Finally, we have the axon. As mentioned before, the axon is like the communicator. It is a long, tail-like structure insulated in a fatty substance called Myelin. This substance allows for the axon to conduct an electrical signal and give it to the dendrite.

Together, the neuron makes up an important part of the brain, that allows for the neurons to communicate and connect.

The structure of a neuron.

What is Connectomics?

Now in this circuit, we have specific sites where the neurons connect, called synapses. The human brain has over 160 million of them! The neurons send information to the synapse and then, the synapse sends this information to another target neuron. And this is how our brain communicates. Think of it like sending a letter in the mail, the post office receiving the letter and then giving it to the friend you sent it to.

Together, all of these synapses make up the connectome. The connectome is similar to the genome in this way, and the goal of connectomics is to map it.

A synapse is like the communication center in the brain for specific neurons.

Methods in Mapping the Connectome

The Brainbow

In order to create this “rainbow,” mice are genetically engineered to express fluorescent proteins. These fluorescent proteins then express different amounts of 3 colors; green, blue, yellow, and red, at random ratios using a gene-editing technique called; Cre recombinase-mediated DNA excision and DNA inversion.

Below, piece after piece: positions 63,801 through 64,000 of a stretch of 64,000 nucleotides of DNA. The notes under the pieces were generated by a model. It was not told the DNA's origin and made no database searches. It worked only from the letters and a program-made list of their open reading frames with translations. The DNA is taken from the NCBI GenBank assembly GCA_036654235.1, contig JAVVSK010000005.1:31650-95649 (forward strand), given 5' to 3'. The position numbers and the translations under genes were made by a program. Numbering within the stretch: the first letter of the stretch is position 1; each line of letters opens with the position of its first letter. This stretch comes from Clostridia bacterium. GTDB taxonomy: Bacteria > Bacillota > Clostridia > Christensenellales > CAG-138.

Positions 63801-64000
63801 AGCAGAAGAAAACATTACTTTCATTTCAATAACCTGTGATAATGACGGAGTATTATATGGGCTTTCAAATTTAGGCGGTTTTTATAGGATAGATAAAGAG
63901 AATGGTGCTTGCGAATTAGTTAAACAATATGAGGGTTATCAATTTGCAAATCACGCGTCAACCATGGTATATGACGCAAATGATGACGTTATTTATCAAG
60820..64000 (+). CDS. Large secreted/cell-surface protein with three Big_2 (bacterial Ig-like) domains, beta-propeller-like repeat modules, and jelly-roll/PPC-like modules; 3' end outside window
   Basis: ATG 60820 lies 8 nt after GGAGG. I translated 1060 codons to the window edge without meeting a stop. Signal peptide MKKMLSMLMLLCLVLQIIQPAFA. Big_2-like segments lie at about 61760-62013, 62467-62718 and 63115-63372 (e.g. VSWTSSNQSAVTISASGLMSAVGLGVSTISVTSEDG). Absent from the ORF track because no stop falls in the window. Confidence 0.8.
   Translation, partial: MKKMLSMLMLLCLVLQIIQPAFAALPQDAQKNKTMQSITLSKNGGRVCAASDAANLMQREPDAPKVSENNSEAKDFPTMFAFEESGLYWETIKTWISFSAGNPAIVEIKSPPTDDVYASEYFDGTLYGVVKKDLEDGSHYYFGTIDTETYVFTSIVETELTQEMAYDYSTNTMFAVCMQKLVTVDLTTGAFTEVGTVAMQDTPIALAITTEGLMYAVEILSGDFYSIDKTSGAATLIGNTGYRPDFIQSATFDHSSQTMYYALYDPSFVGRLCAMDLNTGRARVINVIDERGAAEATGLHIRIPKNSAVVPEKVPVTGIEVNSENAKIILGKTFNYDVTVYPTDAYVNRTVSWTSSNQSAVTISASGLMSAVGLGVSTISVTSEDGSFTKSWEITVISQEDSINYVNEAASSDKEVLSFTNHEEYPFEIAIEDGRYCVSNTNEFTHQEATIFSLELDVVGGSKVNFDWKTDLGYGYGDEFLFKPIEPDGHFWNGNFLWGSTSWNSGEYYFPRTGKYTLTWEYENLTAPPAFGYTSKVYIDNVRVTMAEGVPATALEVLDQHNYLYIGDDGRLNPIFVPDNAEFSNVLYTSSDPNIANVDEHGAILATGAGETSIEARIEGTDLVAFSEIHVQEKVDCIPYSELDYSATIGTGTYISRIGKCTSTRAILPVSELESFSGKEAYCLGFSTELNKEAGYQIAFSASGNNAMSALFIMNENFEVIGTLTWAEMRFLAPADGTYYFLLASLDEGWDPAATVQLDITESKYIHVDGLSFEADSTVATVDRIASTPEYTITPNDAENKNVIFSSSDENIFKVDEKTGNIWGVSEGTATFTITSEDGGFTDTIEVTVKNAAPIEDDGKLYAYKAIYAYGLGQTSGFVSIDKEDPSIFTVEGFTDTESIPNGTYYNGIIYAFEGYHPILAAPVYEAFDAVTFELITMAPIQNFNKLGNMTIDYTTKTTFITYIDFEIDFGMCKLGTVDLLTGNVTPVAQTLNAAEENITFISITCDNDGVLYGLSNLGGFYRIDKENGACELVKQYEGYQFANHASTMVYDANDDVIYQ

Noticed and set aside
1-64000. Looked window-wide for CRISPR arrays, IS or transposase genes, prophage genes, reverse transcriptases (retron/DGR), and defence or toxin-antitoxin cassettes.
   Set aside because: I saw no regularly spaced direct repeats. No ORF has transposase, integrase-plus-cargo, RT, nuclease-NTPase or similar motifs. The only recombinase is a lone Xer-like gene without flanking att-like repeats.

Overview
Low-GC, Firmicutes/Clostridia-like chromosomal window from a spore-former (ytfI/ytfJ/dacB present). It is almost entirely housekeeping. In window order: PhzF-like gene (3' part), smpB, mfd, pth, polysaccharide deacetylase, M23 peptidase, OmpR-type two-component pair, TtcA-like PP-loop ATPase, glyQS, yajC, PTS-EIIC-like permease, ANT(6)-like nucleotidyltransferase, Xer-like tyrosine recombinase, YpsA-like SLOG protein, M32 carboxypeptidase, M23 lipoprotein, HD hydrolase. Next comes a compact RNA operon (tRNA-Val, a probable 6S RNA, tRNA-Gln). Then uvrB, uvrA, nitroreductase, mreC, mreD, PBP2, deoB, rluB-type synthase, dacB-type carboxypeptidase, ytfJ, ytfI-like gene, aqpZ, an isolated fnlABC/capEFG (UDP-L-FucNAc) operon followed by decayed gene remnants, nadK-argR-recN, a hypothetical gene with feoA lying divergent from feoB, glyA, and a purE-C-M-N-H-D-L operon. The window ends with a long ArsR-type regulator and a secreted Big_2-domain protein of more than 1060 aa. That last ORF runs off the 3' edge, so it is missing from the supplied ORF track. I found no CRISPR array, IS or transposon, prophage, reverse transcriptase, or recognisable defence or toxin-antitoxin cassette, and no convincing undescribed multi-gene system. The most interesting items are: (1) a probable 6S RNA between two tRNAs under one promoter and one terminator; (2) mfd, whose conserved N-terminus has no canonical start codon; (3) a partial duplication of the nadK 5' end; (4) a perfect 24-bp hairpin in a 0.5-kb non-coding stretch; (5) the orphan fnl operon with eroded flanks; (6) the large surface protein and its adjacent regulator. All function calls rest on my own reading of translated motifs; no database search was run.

The different colors expressed allow us to view hundreds of synapses at once, instead of only a few at a time. Basically, think of it like looking at the different colored wires in your computer to figure out how they connect. Plus, it creates a really awesome picture!

An awesome picture of neurons in the hippocampus created by the Brainbow technique!
Random amounts of the different colors of the fluorescent proteins are expressed, making up to 100 different colors!

The Automatic Tape Collection Method

This is what the ultrathin sections look like.

The machine works by sectioning the block of brain tissue into really tiny pieces called, ultrathin sections. It collects these tiny sections of a long piece of tape coated in carbon, which we can later use to view the connections under a microscope. The great thing, it’s all completely automated!

This is the big tool that we use to create the tape strips.

High Throughput Electron Microscopy